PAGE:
According to U.S. Census Data, there are over 9 million senior veterans in the United States. Despite the number, not all veterans take advantage of the multiple organizations that are out there to help senior veterans and their families as their age continues to rise. According to Aging.com, only a combined 6.3 percent of veterans over the age of 65 are receiving their possible benefits. This means that over 8 million veterans are not being provided the services that they are eligible to receive.
These are benefits that veterans have earned through their years of service to our country during a time of need. Listed below are a few of the veteran organizations that you can reach out to to help fight for the benefits that you or a loved one deserves. Many of the organizations listed are maintain a veterans for veterans approach. This type of care is essential because of the bond that veterans have for one another. No matter the age gap, the veteran for veteran approach fosters a great amount of respect and trust among veterans.
U.S. Department of Veterans Affairs
The United States VA is obviously one of the largest veteran advocacy organizations in the country. While veterans receive a lot of benefits early in their life, senior vets are still guaranteed many perks from their time served.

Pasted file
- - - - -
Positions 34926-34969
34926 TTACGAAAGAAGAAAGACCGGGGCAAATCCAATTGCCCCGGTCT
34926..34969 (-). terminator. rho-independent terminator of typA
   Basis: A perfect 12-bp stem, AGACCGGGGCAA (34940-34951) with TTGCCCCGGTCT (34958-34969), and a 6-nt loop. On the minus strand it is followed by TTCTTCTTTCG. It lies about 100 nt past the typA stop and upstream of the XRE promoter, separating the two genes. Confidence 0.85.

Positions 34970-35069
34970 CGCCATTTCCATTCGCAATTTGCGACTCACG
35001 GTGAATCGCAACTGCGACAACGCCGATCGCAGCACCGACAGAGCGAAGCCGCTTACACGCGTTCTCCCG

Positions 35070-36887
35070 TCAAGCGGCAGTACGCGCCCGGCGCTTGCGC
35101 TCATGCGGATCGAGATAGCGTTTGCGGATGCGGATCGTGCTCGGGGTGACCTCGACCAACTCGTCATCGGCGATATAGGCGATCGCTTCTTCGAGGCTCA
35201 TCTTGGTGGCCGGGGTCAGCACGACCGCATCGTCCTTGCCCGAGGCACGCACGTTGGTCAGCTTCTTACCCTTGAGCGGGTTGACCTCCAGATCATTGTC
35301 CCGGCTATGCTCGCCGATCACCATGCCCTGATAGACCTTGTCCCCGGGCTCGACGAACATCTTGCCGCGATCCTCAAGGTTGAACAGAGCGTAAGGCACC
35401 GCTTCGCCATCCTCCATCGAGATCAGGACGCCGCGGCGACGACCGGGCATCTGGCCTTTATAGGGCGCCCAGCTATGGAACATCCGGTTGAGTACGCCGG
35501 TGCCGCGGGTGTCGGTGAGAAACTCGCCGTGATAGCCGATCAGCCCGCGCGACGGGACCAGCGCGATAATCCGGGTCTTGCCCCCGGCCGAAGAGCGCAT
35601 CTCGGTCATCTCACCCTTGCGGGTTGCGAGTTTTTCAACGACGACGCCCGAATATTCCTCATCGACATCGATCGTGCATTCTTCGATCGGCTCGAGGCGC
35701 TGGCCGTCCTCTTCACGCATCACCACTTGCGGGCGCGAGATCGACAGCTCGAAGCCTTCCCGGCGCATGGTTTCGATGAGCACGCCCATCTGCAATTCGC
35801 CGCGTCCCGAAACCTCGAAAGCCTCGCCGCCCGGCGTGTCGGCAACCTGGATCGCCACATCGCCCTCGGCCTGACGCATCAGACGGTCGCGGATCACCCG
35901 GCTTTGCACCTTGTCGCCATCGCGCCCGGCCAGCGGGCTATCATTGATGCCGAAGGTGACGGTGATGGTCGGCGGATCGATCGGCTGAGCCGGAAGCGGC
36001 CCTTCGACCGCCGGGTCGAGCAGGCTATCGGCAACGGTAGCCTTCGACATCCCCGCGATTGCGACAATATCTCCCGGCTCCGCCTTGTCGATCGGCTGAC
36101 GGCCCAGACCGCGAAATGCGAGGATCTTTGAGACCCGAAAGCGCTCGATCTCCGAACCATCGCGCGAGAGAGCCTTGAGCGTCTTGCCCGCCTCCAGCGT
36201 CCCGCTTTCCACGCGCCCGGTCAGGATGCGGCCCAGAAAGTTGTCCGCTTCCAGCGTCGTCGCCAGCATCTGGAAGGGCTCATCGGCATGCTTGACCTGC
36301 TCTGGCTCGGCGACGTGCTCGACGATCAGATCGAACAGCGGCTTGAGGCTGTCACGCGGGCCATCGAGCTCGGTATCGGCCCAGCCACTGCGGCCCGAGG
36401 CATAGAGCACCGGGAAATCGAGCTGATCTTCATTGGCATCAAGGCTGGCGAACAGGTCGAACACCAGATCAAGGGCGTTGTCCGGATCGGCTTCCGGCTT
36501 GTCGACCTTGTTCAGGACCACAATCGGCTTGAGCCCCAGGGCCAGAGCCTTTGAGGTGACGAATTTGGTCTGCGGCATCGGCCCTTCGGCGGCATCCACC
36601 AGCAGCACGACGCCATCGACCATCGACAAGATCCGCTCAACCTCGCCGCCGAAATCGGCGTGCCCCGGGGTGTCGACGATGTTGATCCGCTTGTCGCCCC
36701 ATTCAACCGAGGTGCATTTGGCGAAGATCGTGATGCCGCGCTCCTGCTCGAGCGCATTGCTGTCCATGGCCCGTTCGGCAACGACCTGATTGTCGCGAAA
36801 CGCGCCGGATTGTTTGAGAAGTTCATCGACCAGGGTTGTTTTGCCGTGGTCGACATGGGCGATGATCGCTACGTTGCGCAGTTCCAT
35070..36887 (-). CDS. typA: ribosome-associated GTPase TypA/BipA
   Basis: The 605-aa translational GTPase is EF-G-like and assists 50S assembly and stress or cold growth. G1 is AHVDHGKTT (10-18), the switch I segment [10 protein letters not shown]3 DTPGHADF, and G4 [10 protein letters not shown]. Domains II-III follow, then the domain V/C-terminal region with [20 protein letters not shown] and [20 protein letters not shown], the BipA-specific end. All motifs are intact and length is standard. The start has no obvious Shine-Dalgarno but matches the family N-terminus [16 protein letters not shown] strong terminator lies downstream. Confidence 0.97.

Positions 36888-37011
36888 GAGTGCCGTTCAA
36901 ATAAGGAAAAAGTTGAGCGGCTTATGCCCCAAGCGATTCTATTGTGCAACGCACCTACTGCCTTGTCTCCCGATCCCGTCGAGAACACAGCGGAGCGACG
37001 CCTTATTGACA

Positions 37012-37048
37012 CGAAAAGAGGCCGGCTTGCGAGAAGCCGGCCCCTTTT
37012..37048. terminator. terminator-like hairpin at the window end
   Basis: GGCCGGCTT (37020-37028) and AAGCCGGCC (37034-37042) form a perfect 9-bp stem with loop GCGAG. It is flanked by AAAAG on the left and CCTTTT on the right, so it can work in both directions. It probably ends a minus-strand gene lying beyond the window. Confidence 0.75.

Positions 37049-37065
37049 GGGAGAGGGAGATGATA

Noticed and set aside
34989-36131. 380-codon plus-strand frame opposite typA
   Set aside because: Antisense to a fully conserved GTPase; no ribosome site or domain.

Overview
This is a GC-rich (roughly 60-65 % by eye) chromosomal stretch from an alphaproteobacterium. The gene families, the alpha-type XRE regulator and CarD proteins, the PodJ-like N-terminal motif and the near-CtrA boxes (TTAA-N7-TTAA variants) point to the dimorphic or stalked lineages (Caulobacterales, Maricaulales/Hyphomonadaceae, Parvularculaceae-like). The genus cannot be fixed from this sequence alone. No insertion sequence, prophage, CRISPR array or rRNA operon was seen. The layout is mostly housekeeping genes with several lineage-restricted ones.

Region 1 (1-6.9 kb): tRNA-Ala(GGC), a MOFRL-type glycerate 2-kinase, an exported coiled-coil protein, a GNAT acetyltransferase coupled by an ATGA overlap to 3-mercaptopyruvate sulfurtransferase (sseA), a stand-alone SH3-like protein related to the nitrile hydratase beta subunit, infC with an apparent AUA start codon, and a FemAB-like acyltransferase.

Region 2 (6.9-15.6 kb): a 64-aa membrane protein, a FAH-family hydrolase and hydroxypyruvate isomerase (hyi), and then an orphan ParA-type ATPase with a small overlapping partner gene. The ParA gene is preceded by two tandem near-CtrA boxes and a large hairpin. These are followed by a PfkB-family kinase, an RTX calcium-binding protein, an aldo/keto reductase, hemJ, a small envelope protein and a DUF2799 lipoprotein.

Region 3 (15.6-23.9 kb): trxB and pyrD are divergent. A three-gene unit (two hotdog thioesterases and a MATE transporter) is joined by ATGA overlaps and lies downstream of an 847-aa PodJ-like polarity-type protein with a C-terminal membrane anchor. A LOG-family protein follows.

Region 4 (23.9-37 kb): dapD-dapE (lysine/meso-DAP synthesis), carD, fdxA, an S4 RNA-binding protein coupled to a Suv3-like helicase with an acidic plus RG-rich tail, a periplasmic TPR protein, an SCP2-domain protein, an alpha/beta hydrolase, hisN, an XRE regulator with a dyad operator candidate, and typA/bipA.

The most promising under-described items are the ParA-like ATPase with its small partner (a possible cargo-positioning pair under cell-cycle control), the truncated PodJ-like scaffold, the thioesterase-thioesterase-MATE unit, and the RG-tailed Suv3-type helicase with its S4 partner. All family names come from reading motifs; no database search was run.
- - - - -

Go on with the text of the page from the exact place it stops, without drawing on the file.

One example of this is the Aid and Attendance Fund that they are eligible to receive if they meet one of the following requirements:
- You require help performing daily functions, which may include bathing, eating or dressing.
- You are bedridden.
- You are a patient in a nursing home.
- Your eyesight is limited to a corrected 5/200 visual acuity or less in both eyes; or concentric contraction of the visual field to 5 degrees or less.
The VA also offers elderly veterans a list of health care options, including a Geriatrics program to those with complex health needs. Other options include long term care, home-based care and nursing home or residential care.
Other miscellaneous benefits included to all military veterans include disability compensation, pension, home loans, insurance, vocational rehabilitation and employment, and burial services.
“Serving our Veterans is a noble calling. We have a solemn responsibility to our Veterans – not just today, but in the months and years to come, to set the standard for the millions coming into our VA, and for the millions who will join the ranks down the years,” Veterans Affairs Secretary Robert Wilkie said in an address to the organization.
Senior Veterans Service Alliance
One of the biggest proponents in providing aid for senior veterans is the Senior Veterans Service Alliance. The Alliance is dedicated to helping senior veterans through a two-pronged approach by helping veterans receive cash benefits that they deserve from the VA and getting them in contact with other organizations for a more personalized approach. They help senior veterans get in touch with care professionals in their area that can help them with any medical, financial, or other type of assistance that they need. This type of two-pronged approach will help to support those veterans who served the country in a time of need and will improve the dignity, financial situation and the overall well-being of these seniors.